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High School Students Demonstrate Water and Environmental Testing at Lake Erie Metropark

Representative Darrin Camilleri of the 23rd District and Metroparks Director, Amy McMillan, joined high school students as they learned about and performed environmental testing thanks to grant funding from the Environmental Protection Agency and a partnership between Metroparks, Central Michigan University and Gibraltar Carlson High School.

As water quality and climate change continue to make headlines and cause concerns for communities, it is important to teach future stewards about environmental testing and citizen scientific research to support promising solutions.  Gibraltar Carlson High School sophomores, juniors and seniors worked with Metroparks staff and Central Michigan University experts as they performed hands-on water and environmental research this past October.

Every year Huron-Clinton Metroparks interpretive staff reach thousands of Southeast Michigan students through field trips, educational programs and virtual learning opportunities.

“Creating the environmental stewards of tomorrow is one of the best ways to ensure creative solutions to struggles and issues around our environment both globally and locally here in our communities” says Amy McMillan, Metroparks Director. “We are always looking for new partners and new ways to impact students in positive ways and that’s just one of the reasons we’re so excited about this project”.

Metroparks has partnered with Central Michigan University to provide high school students a unique opportunity at Lake Erie Metropark. Through a grant from the Environmental Protection Agency along with testing kits provided by The American Chemical Society, CMU is conducting an environmental and water quality research project using partners to train and engage students in testing and stewardship efforts. The project is called H2OQ, and the goal is to create a greater understanding of water quality issues within communities and create citizen scientists and future stewards out of students by collecting and analyzing real-life data across the state.

As part of a field trip experience at the Lake Erie Metropark Marshlands Museum on Monday, October 11, Environmental Science students from Gibraltar Carlson High School worked with Metroparks Interpretive Staff and CMU experts to test and document water chemistries from sites within the park. The data students collected went into a Global Information System (GIS) dataset for scientists to have access to – allowing students to see first-hand how they can impact research by becoming citizen scientists themselves.  Inputting data into a GIS dataset allows scientists and others to access the same types of information in multiple locations and see recordings over time from different dates.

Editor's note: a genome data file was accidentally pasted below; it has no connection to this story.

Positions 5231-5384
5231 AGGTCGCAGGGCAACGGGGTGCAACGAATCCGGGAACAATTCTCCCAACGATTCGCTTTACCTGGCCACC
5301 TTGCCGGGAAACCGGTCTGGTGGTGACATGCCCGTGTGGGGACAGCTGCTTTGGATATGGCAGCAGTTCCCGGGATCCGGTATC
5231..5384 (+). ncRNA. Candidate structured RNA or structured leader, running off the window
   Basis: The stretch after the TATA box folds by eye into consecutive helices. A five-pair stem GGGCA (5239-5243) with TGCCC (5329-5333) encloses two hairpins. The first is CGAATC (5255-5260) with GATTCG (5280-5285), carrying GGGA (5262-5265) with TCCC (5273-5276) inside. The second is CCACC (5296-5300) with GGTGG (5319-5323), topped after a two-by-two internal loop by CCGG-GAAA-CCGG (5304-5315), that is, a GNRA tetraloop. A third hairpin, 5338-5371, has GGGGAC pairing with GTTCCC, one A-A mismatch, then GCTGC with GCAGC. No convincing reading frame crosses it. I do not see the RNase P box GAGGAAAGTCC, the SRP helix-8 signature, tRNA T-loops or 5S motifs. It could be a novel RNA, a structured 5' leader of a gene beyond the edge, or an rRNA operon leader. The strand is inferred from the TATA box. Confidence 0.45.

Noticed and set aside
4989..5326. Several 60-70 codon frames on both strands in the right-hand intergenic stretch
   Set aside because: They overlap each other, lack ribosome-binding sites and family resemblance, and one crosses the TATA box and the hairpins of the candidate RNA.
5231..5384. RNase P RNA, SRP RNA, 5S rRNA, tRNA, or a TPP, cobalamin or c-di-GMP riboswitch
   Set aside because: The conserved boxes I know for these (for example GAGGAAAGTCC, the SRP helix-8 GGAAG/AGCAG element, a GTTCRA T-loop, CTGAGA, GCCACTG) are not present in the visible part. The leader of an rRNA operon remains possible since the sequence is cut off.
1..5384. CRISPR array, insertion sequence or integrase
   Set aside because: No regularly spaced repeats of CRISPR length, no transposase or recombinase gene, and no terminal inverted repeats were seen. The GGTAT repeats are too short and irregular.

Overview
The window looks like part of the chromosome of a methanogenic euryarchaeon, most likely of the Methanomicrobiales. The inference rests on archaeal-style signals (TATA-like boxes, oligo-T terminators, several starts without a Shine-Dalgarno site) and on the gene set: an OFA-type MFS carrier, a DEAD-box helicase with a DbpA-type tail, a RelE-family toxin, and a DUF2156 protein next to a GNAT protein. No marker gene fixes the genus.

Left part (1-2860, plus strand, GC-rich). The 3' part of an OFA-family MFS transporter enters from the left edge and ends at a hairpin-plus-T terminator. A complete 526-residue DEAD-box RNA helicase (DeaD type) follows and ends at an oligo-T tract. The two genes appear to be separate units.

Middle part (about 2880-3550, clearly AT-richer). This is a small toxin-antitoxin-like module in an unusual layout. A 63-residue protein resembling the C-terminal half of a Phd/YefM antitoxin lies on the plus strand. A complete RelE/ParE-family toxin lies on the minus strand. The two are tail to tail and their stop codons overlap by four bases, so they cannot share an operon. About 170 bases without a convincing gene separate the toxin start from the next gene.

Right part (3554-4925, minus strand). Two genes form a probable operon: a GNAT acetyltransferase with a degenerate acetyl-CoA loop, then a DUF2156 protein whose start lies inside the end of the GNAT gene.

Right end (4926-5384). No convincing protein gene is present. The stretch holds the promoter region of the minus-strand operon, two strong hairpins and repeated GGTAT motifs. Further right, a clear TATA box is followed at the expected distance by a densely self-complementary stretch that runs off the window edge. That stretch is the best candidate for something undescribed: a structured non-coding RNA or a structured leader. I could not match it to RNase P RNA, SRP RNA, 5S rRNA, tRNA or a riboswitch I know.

During the field trip, Representative Darrin Camilleri of the 23rd District and Metroparks Director, Amy McMillan, joined high school students to see the work and hear from students about what they were learning. Students got to interact with the State Representative and teach him about what they were doing, but in between water tests, they also had an opportunity to ask him questions about government and his goals as a State Representative. One student even brought up an issue that was frustrating to her and he used the opportunity to teach the class about how they can interact with local government and suggested who she should send an email to and voice her concerns on the issue. Camilleri used this engaging opportunity to inspire teenagers to pay attention to local government and be involved in the process as they grow into adulthood.

CMU is partnering with 5 organizations across Michigan to complete this project. Each partner pairs with a teacher in their community, and they, along with CMU experts, teach students about water quality issues and engage them in research and stewardship. Those pairs then train an additional 40-60 teachers to use the testing in their own classrooms and communities. Each teacher is provided with a water testing kit and support for classroom data collection, analysis and stewardship action.

Partner organizations include:

  • Huron-Clinton Metroparks – Lake Erie Metropark
  • Grand Valley Metropolitan Council – Lower Grand River Organization of Watersheds
  • Chippewa Nature Center
  • Flint River Watershed Coalition
  • Northeast Michigan Great Lakes Stewardship Initiative

It’s all made possible by a grant awarded to CMU by the Environmental Protection Agency and testing kits provided by The American Chemical Society.


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